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Thursday, August 17, 2017

Tearing Down Statues Of Tyrants

Once you rip 'em down, what do you do?

After the Declaration is read to the troops:

Last Night the Statue on the Bowling Green representing George Ghwelph alias George Rex...was pulled down by the Populace. In it were 4,000 Pounds of Lead, & a Man undertook to take of 10 oz of Gold from the Superficies, as both Man & Horse were covered with Gold Leaf.

The Lead, we hear, is to be run up into Musquet Balls for the use of the Yankies, when it is hoped that the Emanations of the Leaden George will make as deep impressions in the Bodies of some of his red Coated & Torie Subjects, & that they will do the same execution in poisoning & destroying them, as the superabundant Emanations of the Folly & pretended Goodness of the real George have made upon their Minds, which have effectually poisoned & destroyed their Souls, that they are not worthy to be ranked with any Beings who have any Pretensions to the Principles of Virtue & Justice ; but would to God that the unhappy contest might be ended without puting us to the disagreeable Necessity of sending them to dwell with those beings for the Company of whom alone their Tempers & dispositions are now suitable.

Indeed, part of it was made into precisely 42,088 balls (perhaps half of what could've been).  As Ebenezer Howard wrote to General Gates: [The king's] troops will probably have melted Majesty fired at them.

You fascist slavers wanna war?  No problem: we've got the balls, and you by the short hairs.

Pax tibi in christo,

August 17, 2017 in Constitution, Schmonstitution | Permalink | Comments (0)

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Wednesday, July 12, 2017

At Least Mike Pence Never Mortally Wounded Anybody

Got Burr?


July 12, 2017 in Constitution, Schmonstitution | Permalink | Comments (0)

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Monday, July 10, 2017

Lord Dampnut's Favorite President Hates These Banks!

When President Andrew Jackson vetoed the Second Bank of the United States on this date in 1832, he noted:

The Congress, the Executive, and the Court must each for itself be guided by its own opinion of the Constitution. Each public officer who takes an oath to support the Constitution swears that he will support it as he understands it, and not as it is understood by others. It is as much the duty of the House of Representatives, of the Senate, and of the President to decide upon the constitutionality of any bill or resolution which may be presented to them for passage or approval as it is of the supreme judges when it may be brought before them for judicial decision. The opinion of the judges has no more authority over Congress than the opinion of Congress has over the judges, and on that point the President is independent of both. The authority of the Supreme Court must not, therefore, be permitted to control the Congress or the Executive when acting in their legislative capacities, but to have only such influence as the force of their reasoning may deserve.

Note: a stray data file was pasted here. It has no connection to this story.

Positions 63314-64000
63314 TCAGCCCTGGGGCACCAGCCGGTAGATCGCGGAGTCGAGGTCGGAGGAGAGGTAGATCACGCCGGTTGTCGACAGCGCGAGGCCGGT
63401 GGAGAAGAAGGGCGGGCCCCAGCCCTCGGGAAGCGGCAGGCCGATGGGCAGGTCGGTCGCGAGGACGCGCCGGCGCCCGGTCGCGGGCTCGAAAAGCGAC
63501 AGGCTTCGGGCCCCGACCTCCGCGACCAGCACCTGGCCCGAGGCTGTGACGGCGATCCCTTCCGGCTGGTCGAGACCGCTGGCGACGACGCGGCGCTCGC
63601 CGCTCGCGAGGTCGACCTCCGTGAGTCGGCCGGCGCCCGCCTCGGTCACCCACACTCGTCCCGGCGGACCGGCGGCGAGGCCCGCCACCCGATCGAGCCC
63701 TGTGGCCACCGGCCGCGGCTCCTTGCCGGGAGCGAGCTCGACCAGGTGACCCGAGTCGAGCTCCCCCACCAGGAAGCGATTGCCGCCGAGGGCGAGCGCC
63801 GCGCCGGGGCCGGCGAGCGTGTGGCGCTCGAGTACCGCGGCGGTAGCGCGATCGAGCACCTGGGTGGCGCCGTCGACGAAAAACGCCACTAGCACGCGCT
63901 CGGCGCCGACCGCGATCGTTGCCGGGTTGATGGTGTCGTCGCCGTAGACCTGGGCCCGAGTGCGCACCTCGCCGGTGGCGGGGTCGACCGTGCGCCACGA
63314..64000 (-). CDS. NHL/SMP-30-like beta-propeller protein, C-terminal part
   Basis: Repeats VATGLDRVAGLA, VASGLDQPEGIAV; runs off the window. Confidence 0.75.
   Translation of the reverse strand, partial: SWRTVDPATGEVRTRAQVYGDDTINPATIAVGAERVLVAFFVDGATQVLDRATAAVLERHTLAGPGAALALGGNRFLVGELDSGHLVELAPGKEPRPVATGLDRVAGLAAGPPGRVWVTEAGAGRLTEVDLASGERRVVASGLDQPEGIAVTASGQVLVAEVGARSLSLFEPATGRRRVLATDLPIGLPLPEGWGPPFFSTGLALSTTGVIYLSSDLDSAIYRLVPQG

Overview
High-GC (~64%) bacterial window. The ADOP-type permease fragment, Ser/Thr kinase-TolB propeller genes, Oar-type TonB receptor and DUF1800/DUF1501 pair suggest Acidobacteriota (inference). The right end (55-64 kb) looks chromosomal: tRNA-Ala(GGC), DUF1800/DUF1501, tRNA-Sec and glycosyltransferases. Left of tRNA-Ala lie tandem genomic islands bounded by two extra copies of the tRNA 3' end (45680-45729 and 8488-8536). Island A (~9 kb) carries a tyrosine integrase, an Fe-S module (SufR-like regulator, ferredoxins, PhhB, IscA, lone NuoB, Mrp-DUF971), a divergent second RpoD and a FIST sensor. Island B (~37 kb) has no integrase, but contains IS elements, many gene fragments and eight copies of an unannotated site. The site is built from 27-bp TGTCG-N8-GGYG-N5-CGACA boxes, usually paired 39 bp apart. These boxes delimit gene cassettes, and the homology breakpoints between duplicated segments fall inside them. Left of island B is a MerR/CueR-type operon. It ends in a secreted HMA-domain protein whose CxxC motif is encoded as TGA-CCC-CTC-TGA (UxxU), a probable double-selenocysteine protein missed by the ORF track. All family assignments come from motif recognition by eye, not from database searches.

I have, in the past, argued that the Bank, just like the Fed, is constitutional, but I can't take issue with Andy's essential logic.  Everybody in government--that includes voters--must interpret the Constitution and act accordingly.

It's true that the constitutionality of the National Bank was challenged and upheld in McCulloch v. Maryland (1819):

Let the end be legitimate, let it be within the scope of the constitution, and all means which are appropriate, which are plainly adapted to that end, which are not prohibited, but consist with the letter and spirit of the constitution, are constitutional.

Yet this did not prevent Jackson from vetoing the early renewal bill and letting the old charter expire.  SCOTUS might have found the Bank to be allowed, but that opinion carried place obligation on the Executive, who can veto whatever he wants for whatever reasons.  What's permissible doesn't necessarily translate into policy (wise or otherwise).

As an aside, Jackson provided fodder for Lincoln in debate with Stephen Douglas.  He called out the latter for inconsistency regarding Dred Scott.

Anyway, Old Hickory was hardly alone in his resistance to a national bank.  Thomas Jefferson wrote to John Taylor of Caroline in 1816, about a month after President Madison signed legislation chartering the Second Bank:

The system of banking we have both equally and ever reprobated. I contemplate it as a blot left in all our constitutions, which, if not covered, will end in their destruction, which is already hit by the gamblers in corruption, and is sweeping away in its progress the fortunes and morals of our citizens. 
And I sincerely believe, with you, that banking establishments are more dangerous than standing armies... 

Taylor later wrote a response to McCulloch that boiled down to this: if Congress can incorporate a bank, it can end slavery.  And we can't have that!

Leading up to the Bank Act, the debate included this little morsel from Representative Randolph, another Democratic-Republican from Virginia:

All banking institutions were alike in their desire to swell their profits to the greatest extent, howsoever correct and virtuous the directors might be in their private characters; and he would guard against every public robber of every grade, whether he be a Governor General of India or a Bagshot highwayman. He would put it out of the power of this bank to commit frauds on the community, without ruin to itself.